I've been playing games since pretty much forever, and they are a fairly big part of my life. I mostly play games either on my PC or Wii, but I also own a PS1, PS2, Genesis, Dreamcast, N64, Atari 2600, and several handhelds, with a library of somewhere around 300 titles. I play all kinds of games, but I do consider myself a bit of a Nintendo fanboy.
Dungeons of Dredmor
Entire Zelda series
Metroid Prime Trilogy
Mario Kart Wii
Monster Hunter Tri
Mass Effect Series
In my last post I basically just raged about how Zelda II was terrible and that I wouldn't be beating it. A few hours after posting, I decided to give the game another go. I set out to beat every Zelda game in order of release, so skipping one just because I didn't like it just seemed wrong. So I went back and completed Zelda II. Here's what I have to say about the game.
So basically, the premise of the game is that Zelda (different that Zelda 1's Zelda, even though it's the same Link. Makes no sense, I know.) is under an enchanted sleep, and the only way to wake her is to go and get the last part of the Triforce. To do this, Link has to put gems in statues in 6 temples, and get the Triforce of Courage from a 7th. All the while Ganon's minions are trying to kill him, and use his blood to revive Ganon.
Alright, let's get the first part out of the way. This game has RPG elements. In other words, there are several points in the game that just turn into a grindfest, and in the early game, this is infuriating. My biggest problem with this is that when you get a game over screen you lose all exp towards your next level, and enemies that infinitely spawn in the first dungeon not only damage you, but steal your exp too. Once you gain some levels, the game picks up the pace a bit, but it was enough to make me want to put down the game forever. If I hadn't forced myself to beat it, I probably never would have.
That said, after the first dungeon, the game really did become a bit more fun. The combat was simple once I figured out that I could kill almost anything with a downward thrust or by quickly alternating high and low strikes, but it was still challenging and it felt a bit rewarding.
The dungeons were all pretty bland though. Zelda 1 at least kept things fresh by throwing new enemies at you in new combinations, but Zelda 2 was a lot more simplistic. I often found myself lost in a dungeon because all of the hallways looked exactly the same and I was without a map. Getting through the dungeons was somewhat of a chore, partly because I kept all of my keys and items found when I got a game over. The game made me think "how many of these side paths can I loot before I die" instead of "how can I loot all of these side paths without dying."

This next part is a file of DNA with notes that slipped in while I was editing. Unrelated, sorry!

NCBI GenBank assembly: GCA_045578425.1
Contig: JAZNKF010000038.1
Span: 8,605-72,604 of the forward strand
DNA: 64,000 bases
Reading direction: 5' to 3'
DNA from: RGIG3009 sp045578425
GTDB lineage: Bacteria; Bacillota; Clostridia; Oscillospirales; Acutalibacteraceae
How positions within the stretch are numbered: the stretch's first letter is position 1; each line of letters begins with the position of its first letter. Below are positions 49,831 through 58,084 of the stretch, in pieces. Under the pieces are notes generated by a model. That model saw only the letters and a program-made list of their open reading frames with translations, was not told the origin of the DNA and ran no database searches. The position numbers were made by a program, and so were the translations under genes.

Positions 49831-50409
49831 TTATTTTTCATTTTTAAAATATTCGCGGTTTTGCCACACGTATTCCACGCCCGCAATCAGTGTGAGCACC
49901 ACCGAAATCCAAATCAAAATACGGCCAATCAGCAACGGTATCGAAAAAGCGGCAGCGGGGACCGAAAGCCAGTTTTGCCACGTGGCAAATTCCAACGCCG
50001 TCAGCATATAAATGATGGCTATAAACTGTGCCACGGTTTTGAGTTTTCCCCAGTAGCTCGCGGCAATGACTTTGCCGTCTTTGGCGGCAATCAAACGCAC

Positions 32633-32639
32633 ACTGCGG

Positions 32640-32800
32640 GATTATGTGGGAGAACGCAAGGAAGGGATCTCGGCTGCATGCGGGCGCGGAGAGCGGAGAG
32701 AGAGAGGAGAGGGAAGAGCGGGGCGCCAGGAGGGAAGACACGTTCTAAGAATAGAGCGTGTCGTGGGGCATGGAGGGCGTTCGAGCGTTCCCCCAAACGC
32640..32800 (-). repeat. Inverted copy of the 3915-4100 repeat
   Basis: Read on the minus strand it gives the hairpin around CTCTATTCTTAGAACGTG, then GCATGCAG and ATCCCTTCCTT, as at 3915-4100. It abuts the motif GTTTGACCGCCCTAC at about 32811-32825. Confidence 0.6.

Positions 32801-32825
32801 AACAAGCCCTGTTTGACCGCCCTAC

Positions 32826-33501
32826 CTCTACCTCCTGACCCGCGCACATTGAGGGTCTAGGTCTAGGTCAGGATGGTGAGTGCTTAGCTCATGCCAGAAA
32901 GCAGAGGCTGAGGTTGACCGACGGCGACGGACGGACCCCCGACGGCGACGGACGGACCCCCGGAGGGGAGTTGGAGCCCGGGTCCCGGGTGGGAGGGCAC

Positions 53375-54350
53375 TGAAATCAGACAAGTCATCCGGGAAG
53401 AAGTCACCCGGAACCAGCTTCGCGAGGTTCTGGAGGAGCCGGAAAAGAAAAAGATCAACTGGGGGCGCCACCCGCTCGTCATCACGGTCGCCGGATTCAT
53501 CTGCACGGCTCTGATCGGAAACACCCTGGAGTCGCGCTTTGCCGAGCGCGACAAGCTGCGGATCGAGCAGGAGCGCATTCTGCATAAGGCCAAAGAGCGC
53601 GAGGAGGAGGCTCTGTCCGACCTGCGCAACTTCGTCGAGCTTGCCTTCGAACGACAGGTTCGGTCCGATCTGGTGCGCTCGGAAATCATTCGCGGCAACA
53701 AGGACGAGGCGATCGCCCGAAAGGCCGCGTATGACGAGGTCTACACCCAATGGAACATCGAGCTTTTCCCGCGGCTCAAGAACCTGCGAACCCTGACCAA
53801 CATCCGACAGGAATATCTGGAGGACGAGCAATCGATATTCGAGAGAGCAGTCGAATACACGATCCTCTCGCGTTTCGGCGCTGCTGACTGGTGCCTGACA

I also found that it was usually just easier to avoid any kind of combat in a dungeon and just grind somewhere else. The inevitability of a game over screen meant that all of the exp picked up while exploring would just go to waste, and I could minimize damage by avoiding conflict. Once I realized this the dungeons became completely monotonous to me. All I did was sprint through every room looking for keys or an item to grab so I could finish as quickly as possible. You could say that I was "playing it wrong," but when a game encourages you to "play it wrong" then you're actually playing it correctly.
As for towns, they were just as bland as the dungeons. Sure, there were people all over to talk to and spells and sword skills to be learnt, but I felt none of the heart that was in Zelda 1. In Zelda 1, every npc meant something, they had a purpose that was significant, and they all had a personality. In Zelda 2, all of the text was just bland and arbitrary, and I felt no need to read any of it. I'll put it this way. How many memes did Zelda 1 spawn? I can think of at least 4 off the top of my head. Now how many came out of Zelda 2? 2: "I am Error," and the game over screen, and the former was just because the character's name was silly. The lack of heart in this game astonished me at times.
I wanted to like this game both times that I picked it up. I really did. My entire experience was either frustrating, monotonous, or just disappointing. There are worse games out there, for sure, and while I wouldn't say that this is a bad game, it's not a particularly good one either.
While the game's current position is staying the same, now I know for sure where it belongs. It's definitely my least favorite Zelda game, but now it at least has a chance against some spin-offs that I haven't played yet.
1. The Legend of Zelda
2. Zelda II: The Adventure of Link